43. Helpful Tips on How to Manage Every Day Stress @jedfoundation The Jed Foundation is a nonprofit working to support the mental health of teens and young adults, and they present ULifeline, an online resource for college mental health. ULifeline shares stress management tips for college students in Helpful Tips on How to Manage Every Day Stress. Three key tips we like from Helpful Tips on How to Manage Every Day Stress:
44. How to Handle Stress in the Moment @HarvardBiz Harvard Business Review is associated with the practice of management, and that often entails stress caused by the workplace. Their stress management article, How to Handle Stress in the Moment, explores ways for people to handle stress immediately, rather than dealing with stress over the longterm. Three key tips we like from How to Handle Stress in the Moment:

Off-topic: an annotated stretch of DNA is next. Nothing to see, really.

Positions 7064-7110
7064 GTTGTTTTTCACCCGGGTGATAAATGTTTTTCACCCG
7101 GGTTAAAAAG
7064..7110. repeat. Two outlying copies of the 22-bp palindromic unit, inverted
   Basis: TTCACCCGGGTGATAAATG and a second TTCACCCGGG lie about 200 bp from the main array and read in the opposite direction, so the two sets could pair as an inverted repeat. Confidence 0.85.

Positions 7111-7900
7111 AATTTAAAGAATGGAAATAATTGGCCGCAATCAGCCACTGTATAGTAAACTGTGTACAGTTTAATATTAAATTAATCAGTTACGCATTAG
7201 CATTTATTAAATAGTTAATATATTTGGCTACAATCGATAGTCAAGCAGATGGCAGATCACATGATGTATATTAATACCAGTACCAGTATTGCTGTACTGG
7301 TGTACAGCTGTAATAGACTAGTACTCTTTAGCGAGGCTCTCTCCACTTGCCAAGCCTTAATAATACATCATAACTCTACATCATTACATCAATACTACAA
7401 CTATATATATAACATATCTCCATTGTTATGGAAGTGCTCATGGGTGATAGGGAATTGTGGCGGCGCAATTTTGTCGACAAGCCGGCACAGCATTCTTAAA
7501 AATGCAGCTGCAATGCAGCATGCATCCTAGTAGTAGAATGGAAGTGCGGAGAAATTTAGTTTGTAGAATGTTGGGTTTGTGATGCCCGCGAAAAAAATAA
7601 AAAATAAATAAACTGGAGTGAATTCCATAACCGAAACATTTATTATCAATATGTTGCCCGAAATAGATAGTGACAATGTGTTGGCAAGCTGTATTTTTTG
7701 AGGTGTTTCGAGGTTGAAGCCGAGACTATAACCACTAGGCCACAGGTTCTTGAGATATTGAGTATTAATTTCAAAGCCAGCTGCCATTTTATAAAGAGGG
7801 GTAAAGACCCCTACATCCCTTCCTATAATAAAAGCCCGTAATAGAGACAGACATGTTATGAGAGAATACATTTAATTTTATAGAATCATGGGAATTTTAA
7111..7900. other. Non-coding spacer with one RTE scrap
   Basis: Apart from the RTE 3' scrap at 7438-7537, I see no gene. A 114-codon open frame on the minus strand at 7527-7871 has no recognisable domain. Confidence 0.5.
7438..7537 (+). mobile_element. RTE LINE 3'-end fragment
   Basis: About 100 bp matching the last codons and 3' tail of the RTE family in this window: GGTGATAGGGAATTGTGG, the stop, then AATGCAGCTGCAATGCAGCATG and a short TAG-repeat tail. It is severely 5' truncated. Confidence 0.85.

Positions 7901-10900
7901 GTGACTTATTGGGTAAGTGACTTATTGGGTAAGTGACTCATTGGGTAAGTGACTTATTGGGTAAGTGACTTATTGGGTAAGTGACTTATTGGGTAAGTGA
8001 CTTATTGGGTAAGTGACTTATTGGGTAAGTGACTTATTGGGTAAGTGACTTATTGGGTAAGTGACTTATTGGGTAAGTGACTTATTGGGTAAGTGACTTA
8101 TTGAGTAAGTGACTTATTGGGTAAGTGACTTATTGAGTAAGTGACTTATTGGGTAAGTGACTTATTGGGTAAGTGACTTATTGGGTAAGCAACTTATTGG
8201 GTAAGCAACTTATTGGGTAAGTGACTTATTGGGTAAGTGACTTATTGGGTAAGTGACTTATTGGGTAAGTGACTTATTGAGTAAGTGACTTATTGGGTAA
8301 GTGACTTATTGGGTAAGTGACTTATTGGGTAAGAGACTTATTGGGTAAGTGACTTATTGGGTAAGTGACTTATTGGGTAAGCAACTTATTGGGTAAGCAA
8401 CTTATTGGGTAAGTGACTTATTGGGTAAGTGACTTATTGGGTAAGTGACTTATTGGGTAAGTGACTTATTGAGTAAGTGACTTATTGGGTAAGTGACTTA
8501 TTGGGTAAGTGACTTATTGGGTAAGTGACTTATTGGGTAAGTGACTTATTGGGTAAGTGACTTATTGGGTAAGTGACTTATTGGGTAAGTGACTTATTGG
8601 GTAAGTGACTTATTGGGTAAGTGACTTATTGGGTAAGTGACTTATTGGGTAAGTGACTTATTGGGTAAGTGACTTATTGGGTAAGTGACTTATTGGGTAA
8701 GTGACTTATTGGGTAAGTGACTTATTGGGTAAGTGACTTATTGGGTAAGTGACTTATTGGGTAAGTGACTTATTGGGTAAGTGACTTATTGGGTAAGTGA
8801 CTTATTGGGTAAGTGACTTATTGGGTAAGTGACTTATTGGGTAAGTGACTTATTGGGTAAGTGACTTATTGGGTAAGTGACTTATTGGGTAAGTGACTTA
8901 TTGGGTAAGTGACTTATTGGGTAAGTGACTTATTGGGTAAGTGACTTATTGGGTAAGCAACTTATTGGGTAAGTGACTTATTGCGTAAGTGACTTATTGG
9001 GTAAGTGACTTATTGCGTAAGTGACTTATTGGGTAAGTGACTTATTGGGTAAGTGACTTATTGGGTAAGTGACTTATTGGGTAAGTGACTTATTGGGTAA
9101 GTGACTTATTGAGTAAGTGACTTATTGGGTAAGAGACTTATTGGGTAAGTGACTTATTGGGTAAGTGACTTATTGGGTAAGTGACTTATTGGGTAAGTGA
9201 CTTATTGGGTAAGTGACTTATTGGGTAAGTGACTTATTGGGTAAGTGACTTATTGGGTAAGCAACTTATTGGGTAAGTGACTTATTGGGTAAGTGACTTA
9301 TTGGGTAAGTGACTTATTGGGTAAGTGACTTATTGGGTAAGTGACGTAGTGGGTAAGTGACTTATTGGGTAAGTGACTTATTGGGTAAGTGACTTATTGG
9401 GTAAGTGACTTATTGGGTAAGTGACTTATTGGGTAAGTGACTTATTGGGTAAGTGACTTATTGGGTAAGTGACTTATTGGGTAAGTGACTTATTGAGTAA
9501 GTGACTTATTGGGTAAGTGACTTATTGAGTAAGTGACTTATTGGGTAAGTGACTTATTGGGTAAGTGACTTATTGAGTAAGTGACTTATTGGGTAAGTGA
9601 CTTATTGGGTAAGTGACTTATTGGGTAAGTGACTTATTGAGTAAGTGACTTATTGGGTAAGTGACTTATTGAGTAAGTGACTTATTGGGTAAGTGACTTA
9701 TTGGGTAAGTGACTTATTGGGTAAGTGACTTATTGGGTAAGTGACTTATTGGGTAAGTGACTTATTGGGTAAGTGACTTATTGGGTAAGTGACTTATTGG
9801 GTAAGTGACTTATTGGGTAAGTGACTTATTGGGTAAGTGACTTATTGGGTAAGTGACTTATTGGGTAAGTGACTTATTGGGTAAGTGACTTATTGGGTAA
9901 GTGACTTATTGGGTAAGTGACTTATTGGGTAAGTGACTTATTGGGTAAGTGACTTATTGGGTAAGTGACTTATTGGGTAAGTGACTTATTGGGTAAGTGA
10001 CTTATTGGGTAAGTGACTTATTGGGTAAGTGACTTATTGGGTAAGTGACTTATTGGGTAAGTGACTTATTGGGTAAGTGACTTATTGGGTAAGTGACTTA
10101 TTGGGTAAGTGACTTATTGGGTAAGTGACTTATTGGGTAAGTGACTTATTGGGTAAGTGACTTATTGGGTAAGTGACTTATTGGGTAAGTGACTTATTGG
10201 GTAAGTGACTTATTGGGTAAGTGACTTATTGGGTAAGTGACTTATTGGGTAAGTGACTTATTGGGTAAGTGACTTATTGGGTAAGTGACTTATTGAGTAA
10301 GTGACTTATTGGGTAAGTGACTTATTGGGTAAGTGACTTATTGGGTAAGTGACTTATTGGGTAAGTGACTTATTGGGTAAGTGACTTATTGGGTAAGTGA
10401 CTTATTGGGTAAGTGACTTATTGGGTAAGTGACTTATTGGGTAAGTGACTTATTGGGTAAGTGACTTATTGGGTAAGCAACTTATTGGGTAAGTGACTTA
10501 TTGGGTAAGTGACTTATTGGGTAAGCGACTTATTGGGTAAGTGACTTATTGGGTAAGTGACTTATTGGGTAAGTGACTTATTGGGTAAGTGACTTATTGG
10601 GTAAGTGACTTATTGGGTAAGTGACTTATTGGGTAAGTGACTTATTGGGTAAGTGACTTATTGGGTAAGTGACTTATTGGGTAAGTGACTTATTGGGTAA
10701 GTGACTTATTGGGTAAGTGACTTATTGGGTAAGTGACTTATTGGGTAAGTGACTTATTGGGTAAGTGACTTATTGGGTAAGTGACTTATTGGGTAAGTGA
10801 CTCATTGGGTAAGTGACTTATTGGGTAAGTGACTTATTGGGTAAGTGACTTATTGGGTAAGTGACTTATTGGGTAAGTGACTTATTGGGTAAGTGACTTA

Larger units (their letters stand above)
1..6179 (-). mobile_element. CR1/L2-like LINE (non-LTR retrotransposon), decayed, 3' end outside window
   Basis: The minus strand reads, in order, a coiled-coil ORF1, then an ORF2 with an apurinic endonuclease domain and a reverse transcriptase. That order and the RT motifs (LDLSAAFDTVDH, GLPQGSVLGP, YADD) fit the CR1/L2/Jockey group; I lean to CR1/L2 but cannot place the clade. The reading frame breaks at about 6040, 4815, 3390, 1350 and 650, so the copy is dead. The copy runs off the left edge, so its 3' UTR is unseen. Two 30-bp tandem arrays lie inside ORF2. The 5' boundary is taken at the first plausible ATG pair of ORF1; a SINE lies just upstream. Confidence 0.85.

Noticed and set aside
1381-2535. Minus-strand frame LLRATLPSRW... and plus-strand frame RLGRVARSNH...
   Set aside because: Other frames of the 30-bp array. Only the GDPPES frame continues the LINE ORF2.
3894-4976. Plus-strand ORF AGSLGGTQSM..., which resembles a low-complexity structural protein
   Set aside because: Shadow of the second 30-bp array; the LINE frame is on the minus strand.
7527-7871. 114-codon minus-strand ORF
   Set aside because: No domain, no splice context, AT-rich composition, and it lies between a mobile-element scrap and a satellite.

45. Stress: How to Cope Better with Life's Challenges @familydoctor From the American Academy of Family Physicians, FamilyDoctor.org provides health information for the entire family. Their stress management article, Stress: How to Cope Better with Life's Challenges, offers an overview of stress and explains how to manage stress by taking steps to avoid it or change the way in which you react to it. Three key tips we like from Stress: How to Cope Better with Life's Challenges:
46. Evidence-Based Stress Management – Vitamins, Probiotics – Part 1 of 5 @kathrynwelds Kathryn Welds is an organizations psychologist and global change strategist who offers a wealth of information and research managing stress in the workplace through her blog, Curated Research and Commentary. In this particular stress management article, Evidence-Based Stress Management – Vitamins, Probiotics – Part 1 of 5, Welds shares important findings about probiotics and vitamins and their positive effects on stress. Three key points we like from Evidence-Based Stress Management – Vitamins, Probiotics – Part 1 of 5: